This film is full of great insights, such as the co-dependence felt by those not ready to face life on their own (Helena's reliance on Cristal to tell her what to do next, including how much to pay her), the deceit doled out by those who only stand to benefit (Cristal's feeding off information Helena dumps at her lap is quite amusing), the lengths men will go to in the face of failure (as is witnessed by Roy's acts when his novel fails to be picked up, as Cristal predicts), or the price one must pay when success was only a fleeting mirage (as Sally finds her aspirations to be much more difficult to achieve than she once envisioned). For every believable arc, there is another that just reeks of convenience (the Dia and Roy tale), and that is caused by the writing itself. While 'You Will Meet a Tall Dark Stranger' is full of fun role reversals and the constant pursuit of the grass that is greener on the other side, the ideas act like a fatal mirage far too often for my tastes. Allen is a legendary triple threat film legend, but his newest work falls to predictability and laziness too often for its own good, and that can create an unpleasant viewing experience for those going into the film with high expectations based on the powerhouse cast.
The Disc: Vital Stats
'You Will Meet a Tall Dark Stranger' arrives on Blu-ray from Sony Pictures Classics on a Region A marked BD25 disc. There are no annoying pre-menu trailers, and the menu itself is your standard full motion fare, with removable menu sounds that default to on.
'You Will Meet a Tall Dark Stranger' is given a 1080p 1.78:1 framed AVC MPEG-4 encode that is actually quite good and lifelike, though it has a few hang ups.
Depth isn't always consistent, but there are numerous scenes that have superb clarity and a great 3D-esque effect in the background to make up for the moments that have little to no depth. Grain levels are light, never fluctuate, and also don't deter detail levels, which are fairly even, rarely fluctuating. Edges are clean, and stray hairs constantly leap. Sadly, they may be leaping from the skin tones, trying to distance themselves from the burn, as there is some serious orange going on here. White skies are a tiny bit blown out, but there aren't many scenes that showcase this, and there are far more instances of immense foreground liveliness due to some superbly crafted shots that are very engrossing. There's a tiny bit of black crush, and the occasional moment where a shot is just dim compared to previous and later shots, just odd ducks with no real reason to not be as good looking save for source issues. I was fairly impressed by the way the constant red clothing was shown off, as it looks stunning when it's on the mark, but there were a few moments when these bright reds got a tad too fuzzy.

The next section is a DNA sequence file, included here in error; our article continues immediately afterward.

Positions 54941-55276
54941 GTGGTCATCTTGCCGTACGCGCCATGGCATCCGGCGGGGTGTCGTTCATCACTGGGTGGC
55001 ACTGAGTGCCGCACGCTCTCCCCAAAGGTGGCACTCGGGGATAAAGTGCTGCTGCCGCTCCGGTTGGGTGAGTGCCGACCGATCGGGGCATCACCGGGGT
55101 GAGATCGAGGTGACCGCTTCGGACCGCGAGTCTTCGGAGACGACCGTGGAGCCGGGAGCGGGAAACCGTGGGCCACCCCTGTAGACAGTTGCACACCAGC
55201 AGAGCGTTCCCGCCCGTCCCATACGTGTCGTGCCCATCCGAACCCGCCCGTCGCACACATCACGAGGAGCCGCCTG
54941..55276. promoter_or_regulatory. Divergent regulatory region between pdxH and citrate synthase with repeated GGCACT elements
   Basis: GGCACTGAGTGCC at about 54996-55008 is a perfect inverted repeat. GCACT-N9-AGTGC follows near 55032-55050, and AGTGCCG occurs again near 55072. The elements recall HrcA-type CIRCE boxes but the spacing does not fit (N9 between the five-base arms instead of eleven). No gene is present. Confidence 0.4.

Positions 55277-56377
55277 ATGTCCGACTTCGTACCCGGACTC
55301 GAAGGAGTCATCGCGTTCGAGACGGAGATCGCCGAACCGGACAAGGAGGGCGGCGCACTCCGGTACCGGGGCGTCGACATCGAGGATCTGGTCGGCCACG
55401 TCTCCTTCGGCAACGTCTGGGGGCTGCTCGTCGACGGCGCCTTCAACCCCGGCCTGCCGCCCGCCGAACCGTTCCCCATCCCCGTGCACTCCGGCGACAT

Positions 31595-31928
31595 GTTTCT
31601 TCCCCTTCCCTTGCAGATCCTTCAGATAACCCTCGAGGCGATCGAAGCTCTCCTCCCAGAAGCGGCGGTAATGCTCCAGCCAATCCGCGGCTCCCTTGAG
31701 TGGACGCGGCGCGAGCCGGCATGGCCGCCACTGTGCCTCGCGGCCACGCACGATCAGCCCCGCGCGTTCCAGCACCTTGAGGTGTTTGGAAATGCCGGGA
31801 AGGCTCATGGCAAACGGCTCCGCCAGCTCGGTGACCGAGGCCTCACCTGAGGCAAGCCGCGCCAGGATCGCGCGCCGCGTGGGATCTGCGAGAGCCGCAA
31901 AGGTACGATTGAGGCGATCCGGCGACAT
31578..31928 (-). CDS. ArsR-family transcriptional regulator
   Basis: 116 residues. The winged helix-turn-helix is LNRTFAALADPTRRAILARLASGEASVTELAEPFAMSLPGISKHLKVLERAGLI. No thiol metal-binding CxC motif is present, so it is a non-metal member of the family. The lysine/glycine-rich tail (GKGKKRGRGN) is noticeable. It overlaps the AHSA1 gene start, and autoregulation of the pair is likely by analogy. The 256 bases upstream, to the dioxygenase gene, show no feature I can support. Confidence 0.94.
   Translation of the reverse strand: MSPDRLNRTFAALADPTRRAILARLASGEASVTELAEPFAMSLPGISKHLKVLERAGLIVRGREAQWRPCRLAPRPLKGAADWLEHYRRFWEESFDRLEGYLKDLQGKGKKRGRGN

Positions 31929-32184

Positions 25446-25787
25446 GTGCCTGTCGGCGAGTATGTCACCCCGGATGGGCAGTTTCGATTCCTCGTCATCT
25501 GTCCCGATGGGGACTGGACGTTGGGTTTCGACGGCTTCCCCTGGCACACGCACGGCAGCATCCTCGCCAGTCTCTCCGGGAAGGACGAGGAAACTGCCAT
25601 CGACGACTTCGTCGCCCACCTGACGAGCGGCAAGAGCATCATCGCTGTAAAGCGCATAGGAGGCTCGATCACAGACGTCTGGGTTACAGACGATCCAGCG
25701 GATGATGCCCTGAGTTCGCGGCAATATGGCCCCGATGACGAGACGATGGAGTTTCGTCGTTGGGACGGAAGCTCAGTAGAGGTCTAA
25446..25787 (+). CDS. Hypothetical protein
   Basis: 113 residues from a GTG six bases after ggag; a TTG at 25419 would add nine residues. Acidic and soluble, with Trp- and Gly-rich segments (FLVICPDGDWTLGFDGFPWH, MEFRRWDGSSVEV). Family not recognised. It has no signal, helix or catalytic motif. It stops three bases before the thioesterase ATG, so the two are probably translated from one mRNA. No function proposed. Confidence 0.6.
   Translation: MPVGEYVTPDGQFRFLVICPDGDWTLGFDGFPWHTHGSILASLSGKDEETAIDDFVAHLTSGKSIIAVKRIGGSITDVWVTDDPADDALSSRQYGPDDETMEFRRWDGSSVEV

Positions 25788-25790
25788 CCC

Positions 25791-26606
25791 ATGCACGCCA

Overall, this is a solid transfer that does the film proud.
If you're a fan of Allen's films, you should know the drill by now. 'You Will Meet a Tall Dark Stranger' is given a three (center and front left and right) speaker DTS-HD Master Audio 1.0 mix that is a bit weird, but not too bad.
Every scene has appropriate dynamics, and there isn't a single line of dialogue that sounds out of place, cheaply ADR'ed, or even buried beneath other elements (though a few scenes have random atmosphere giving dialogue a run for its money). There is a bit of static in the backgrounds quite regularly, a slight hum that seems to be intentional, but can be very noticeable at times, especially in the scenes when it is almost as loud as the score, and in a few spots, it sounds like a high pitched squeal. Footsteps and ambience are constantly on display, making the film feel quite lively, despite never being able to see feet in most scenes, or the birds doing the chirping, and so on.
I don't see anyone going into this film who isn't at least somewhat familiar with Woody Allen (unless they're a diehard Anthony Hopkins fan), so this mix shouldn't surprise anyone.
Not much here. Just a Preview(HD, 2 min) for 'Barney's Version,' and a Theatrical Trailer for 'You Will Meet a Tall Dark Stranger' (HD, 1 min).
'You Will Meet a Tall Dark Stranger' isn't great writing, and even the superb acting found within fails to hold the film up as its runtime feels twice as long as it actually is. It's full of quirky insights and interesting characters, but far too many conveniently dark twists that never work out like they're supposed to. After a while, it's hard to feel good about life itself, let alone the film, and the title's dual meaning (either the stereotypical Don Juan or the Grim Reaper himself) is alluded to, but never quite fully realized, sadly. This Blu-ray release has strong video, and vintage Woody Allen audio, and, of course, no extras of note. Fans will have to pick this one up, but those unfamiliar with Allen should pursue some of his other works, as this is not the best introduction to the neurotic New Yorker.